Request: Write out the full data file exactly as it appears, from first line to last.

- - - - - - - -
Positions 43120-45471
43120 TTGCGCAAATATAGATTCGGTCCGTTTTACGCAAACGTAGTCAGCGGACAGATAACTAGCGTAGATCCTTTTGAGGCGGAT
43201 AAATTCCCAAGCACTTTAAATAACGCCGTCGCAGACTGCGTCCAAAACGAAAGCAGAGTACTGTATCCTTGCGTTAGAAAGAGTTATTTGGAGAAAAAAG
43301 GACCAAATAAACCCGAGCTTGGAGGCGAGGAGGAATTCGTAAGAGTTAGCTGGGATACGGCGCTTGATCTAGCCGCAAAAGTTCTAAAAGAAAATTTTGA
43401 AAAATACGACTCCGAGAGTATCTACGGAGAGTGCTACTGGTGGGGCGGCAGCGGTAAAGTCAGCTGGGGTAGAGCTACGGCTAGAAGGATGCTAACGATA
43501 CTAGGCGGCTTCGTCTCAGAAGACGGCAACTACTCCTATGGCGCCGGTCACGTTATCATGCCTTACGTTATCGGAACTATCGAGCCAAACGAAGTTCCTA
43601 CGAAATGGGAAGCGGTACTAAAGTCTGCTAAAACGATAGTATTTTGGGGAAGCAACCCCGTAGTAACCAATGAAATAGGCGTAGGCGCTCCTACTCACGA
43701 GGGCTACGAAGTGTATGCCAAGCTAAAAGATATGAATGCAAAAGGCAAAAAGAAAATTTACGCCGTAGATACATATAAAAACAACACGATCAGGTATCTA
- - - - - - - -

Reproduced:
Positions 43120-45471
43120 TTGCGCAAATATAGATTCGGTCCGTTTTACGCAAACGTAGTCAGCGGACAGATAACTAGCGTAGATCCTTTTGAGGCGGAT
43201 AAATTCCCAAGCACTTTAAATAACGCCGTCGCAGACTGCGTCCAAAACGAAAGCAGAGTACTGTATCCTTGCGTTAGAAAGAGTTATTTGGAGAAAAAAG
43301 GACCAAATAAACCCGAGCTTGGAGGCGAGGAGGAATTCGTAAGAGTTAGCTGGGATACGGCGCTTGATCTAGCCGCAAAAGTTCTAAAAGAAAATTTTGA
43401 AAAATACGACTCCGAGAGTATCTACGGAGAGTGCTACTGGTGGGGCGGCAGCGGTAAAGTCAGCTGGGGTAGAGCTACGGCTAGAAGGATGCTAACGATA
43501 CTAGGCGGCTTCGTCTCAGAAGACGGCAACTACTCCTATGGCGCCGGTCACGTTATCATGCCTTACGTTATCGGAACTATCGAGCCAAACGAAGTTCCTA
43601 CGAAATGGGAAGCGGTACTAAAGTCTGCTAAAACGATAGTATTTTGGGGAAGCAACCCCGTAGTAACCAATGAAATAGGCGTAGGCGCTCCTACTCACGA
43701 GGGCTACGAAGTGTATGCCAAGCTAAAAGATATGAATGCAAAAGGCAAAAAGAAAATTTACGCCGTAGATACATATAAAAACAACACGATCAGGTATCTA